We are finally having more cows freshen than the are drying off, so our milking herd size is beginning to increase. Milk production (per cow) is also continuing to improve, albeit slower than what we would like. More of our cows are showing stronger "heats" in the cooler weather, and our conception rates are probably on the rise.
The rainfall we received during the first half of the week has really got the first rye and triticale we planted jumping out of the ground. We've also been able to no-till triticale and oats into one field, and I'm currently about halfway through planting oats into 45 acres of prepared ground. I doubt I'll plant over the weekend, and should finish with that job on Monday. We'll still have quite a few acres of grazing land to no-till drill rye and ryegrass into, but we're not any any big hurry about it.
And while this has been a good week, we are still facing some very real challenges. with our feeding program. Our purchased feed costs have continued to rise, offsetting the gains we've made on our milk price. We're currently looking at different nutritional options for both our heifers and our cows, and it might be more profitable to sacrifice some milk production as long as we don't sacrifice overall animal health.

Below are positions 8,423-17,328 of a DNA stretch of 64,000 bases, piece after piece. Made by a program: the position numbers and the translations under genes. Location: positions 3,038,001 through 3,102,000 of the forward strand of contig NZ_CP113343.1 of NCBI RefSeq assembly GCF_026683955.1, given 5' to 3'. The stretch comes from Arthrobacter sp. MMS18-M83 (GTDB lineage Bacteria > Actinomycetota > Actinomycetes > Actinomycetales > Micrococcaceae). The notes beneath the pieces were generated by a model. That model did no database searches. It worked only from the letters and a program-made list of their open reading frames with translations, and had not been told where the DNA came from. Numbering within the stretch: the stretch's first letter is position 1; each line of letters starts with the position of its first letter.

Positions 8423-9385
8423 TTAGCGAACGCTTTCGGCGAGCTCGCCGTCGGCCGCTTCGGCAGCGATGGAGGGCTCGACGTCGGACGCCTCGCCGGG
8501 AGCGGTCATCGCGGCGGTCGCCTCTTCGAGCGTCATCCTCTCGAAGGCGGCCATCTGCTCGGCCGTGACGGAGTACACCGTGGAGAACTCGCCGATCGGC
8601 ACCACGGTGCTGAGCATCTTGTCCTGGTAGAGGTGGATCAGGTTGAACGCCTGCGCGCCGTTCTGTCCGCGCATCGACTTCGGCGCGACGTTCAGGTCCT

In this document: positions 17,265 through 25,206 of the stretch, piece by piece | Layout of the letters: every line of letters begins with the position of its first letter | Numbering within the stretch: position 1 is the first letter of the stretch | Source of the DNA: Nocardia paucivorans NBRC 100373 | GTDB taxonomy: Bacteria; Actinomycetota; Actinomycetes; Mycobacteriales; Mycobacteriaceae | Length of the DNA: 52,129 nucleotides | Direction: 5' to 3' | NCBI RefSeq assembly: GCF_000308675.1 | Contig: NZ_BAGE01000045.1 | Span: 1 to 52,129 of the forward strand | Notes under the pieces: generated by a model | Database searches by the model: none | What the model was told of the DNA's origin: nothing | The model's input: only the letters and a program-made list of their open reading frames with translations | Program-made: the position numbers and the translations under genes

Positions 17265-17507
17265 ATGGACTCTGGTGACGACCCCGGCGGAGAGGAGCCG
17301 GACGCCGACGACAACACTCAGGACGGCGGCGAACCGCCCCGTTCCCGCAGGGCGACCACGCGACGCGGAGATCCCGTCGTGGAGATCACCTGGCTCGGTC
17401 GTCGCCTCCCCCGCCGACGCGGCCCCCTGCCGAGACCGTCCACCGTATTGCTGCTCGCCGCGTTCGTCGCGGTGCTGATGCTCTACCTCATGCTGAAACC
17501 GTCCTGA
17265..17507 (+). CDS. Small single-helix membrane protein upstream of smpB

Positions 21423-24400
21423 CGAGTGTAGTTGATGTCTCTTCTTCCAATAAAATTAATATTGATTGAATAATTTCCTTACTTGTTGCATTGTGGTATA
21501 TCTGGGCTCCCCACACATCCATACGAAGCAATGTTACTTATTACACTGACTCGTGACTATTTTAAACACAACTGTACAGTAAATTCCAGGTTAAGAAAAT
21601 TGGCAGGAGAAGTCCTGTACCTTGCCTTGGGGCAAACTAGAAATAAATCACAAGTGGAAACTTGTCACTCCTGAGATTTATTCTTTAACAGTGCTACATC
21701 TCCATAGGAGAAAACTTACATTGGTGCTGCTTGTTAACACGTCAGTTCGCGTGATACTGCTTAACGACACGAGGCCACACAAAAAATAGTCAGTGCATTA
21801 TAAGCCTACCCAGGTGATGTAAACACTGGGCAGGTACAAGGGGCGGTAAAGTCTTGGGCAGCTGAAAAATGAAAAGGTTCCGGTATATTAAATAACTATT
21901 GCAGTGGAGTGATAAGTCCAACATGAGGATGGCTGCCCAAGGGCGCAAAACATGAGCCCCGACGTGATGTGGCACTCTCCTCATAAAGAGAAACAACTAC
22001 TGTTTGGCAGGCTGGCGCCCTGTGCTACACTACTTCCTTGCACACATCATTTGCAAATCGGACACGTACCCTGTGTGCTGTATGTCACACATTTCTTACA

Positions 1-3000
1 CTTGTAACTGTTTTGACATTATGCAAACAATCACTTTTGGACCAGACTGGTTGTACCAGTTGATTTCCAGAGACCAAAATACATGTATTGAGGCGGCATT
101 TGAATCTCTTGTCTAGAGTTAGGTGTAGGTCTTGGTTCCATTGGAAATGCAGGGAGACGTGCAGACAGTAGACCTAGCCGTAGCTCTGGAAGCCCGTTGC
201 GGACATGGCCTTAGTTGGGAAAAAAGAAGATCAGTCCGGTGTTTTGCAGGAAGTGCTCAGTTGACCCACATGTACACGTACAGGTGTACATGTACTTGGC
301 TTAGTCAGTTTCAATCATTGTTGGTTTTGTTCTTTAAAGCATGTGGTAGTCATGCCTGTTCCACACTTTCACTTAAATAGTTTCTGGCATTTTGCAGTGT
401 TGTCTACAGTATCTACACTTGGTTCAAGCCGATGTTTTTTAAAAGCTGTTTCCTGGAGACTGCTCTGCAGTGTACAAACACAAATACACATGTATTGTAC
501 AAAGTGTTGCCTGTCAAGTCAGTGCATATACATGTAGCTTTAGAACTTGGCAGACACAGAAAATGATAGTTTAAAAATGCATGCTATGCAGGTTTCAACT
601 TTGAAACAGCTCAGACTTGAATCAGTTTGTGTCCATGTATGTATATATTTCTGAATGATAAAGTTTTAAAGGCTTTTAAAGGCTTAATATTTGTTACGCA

Whatever happens, we'll do our best to just roll with the punches and make the best of the situation. My family has been able to do that successfully on our dairy farm for nearly 60 years, and I don't see a reason to change that now!